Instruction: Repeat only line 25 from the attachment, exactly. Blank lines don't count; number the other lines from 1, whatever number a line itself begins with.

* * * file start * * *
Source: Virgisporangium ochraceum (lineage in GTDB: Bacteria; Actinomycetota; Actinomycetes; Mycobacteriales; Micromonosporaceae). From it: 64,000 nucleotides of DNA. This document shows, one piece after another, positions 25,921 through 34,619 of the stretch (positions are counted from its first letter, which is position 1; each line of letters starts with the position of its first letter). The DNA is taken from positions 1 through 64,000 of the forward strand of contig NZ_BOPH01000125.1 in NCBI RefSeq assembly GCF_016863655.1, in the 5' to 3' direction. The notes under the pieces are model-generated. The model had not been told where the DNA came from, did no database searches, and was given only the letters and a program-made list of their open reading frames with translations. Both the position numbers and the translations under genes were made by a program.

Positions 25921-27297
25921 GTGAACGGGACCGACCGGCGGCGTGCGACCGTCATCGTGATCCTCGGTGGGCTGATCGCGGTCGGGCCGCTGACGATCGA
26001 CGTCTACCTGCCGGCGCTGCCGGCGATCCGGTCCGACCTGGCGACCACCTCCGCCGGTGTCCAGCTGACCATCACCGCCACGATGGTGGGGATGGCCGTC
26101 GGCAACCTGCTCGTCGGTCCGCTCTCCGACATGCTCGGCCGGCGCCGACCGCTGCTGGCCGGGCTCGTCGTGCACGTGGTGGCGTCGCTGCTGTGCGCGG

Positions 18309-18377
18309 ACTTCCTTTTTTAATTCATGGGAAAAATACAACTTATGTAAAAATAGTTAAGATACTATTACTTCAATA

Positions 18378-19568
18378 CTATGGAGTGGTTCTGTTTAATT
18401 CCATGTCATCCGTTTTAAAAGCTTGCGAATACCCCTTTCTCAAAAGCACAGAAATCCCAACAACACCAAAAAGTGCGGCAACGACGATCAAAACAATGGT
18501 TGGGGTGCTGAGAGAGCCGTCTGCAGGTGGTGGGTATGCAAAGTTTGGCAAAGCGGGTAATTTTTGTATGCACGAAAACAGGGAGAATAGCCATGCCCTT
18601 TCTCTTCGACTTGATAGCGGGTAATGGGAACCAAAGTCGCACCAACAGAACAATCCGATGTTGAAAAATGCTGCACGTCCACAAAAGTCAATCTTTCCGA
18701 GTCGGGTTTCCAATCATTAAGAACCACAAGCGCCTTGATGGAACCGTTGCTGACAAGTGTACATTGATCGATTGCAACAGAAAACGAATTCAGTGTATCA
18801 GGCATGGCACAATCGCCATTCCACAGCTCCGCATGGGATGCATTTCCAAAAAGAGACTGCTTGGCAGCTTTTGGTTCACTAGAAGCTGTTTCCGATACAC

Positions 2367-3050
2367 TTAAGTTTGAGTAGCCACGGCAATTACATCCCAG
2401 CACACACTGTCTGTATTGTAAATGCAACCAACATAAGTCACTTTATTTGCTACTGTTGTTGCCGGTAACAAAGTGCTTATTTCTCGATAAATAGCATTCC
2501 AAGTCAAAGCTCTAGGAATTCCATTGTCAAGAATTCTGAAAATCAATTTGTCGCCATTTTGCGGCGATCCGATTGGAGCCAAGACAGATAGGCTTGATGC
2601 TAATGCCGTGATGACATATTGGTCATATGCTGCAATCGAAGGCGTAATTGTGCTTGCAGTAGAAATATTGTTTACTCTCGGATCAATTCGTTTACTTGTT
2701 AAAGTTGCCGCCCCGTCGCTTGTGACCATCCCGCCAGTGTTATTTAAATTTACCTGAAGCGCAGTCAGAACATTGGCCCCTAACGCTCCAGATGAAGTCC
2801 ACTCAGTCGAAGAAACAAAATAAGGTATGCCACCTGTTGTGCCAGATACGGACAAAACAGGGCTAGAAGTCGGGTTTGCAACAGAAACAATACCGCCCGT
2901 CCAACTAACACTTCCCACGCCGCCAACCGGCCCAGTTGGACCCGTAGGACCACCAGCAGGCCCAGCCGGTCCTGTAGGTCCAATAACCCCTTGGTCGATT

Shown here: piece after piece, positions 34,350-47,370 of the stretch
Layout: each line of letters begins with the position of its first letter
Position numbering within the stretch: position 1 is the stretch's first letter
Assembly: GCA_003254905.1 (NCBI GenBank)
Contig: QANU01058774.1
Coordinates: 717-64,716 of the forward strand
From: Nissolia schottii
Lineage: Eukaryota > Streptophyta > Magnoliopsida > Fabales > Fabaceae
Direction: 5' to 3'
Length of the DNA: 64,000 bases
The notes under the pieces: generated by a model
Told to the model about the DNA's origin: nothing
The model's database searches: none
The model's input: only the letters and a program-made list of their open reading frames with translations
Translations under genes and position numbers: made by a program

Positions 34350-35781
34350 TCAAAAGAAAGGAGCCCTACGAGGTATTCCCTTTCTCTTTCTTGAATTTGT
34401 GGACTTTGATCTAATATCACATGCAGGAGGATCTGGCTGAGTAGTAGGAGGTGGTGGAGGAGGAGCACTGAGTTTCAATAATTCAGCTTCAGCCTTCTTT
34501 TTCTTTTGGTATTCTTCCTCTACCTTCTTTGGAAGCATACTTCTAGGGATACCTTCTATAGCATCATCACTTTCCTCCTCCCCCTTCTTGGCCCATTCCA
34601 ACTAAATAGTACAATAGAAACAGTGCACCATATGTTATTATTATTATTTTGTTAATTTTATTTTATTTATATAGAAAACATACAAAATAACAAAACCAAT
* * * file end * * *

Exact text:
Position numbering within the stretch: position 1 is the stretch's first letter